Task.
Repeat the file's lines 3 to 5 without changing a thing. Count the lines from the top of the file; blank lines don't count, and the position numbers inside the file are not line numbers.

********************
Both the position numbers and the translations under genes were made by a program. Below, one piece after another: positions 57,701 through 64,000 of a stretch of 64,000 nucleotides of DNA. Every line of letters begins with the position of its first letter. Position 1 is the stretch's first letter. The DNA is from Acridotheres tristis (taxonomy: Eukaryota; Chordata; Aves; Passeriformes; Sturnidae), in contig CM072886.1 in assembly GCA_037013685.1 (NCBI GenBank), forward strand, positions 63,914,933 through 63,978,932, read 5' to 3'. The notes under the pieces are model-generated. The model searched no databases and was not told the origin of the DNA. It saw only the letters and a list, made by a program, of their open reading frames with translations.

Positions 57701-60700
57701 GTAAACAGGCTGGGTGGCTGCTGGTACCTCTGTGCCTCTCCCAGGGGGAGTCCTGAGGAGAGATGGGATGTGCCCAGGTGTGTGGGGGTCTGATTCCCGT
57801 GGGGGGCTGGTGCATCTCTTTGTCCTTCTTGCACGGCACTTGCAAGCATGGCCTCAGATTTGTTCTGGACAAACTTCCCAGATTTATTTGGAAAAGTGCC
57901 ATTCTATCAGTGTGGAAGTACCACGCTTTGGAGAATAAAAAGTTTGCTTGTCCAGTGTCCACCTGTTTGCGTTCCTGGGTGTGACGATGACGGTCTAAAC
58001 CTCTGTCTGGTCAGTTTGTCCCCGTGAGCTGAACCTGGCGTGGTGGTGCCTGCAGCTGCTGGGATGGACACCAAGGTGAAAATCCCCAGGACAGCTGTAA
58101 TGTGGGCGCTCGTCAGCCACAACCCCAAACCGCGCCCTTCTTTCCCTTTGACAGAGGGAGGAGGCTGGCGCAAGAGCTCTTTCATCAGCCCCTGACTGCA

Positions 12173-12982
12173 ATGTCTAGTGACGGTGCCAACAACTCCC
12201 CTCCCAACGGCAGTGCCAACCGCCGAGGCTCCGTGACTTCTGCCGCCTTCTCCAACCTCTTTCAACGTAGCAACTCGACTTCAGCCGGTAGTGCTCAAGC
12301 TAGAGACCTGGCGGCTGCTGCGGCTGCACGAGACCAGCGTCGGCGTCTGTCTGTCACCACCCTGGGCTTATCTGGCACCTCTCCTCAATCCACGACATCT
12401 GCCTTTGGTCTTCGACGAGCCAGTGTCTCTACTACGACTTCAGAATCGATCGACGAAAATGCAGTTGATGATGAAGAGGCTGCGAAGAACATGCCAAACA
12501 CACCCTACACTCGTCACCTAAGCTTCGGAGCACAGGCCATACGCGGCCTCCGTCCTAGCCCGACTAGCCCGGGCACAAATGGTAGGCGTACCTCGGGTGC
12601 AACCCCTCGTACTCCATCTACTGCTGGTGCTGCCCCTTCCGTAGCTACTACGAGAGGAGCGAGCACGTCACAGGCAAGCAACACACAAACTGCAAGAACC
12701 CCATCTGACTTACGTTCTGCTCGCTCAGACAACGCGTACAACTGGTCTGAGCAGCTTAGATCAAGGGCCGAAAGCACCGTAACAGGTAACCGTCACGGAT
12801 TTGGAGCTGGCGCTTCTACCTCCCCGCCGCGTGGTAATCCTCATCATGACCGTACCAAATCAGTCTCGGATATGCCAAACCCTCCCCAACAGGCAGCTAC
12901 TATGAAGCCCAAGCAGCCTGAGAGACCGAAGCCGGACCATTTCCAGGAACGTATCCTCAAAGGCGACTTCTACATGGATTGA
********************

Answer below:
57701 GTAAACAGGCTGGGTGGCTGCTGGTACCTCTGTGCCTCTCCCAGGGGGAGTCCTGAGGAGAGATGGGATGTGCCCAGGTGTGTGGGGGTCTGATTCCCGT
57801 GGGGGGCTGGTGCATCTCTTTGTCCTTCTTGCACGGCACTTGCAAGCATGGCCTCAGATTTGTTCTGGACAAACTTCCCAGATTTATTTGGAAAAGTGCC
57901 ATTCTATCAGTGTGGAAGTACCACGCTTTGGAGAATAAAAAGTTTGCTTGTCCAGTGTCCACCTGTTTGCGTTCCTGGGTGTGACGATGACGGTCTAAAC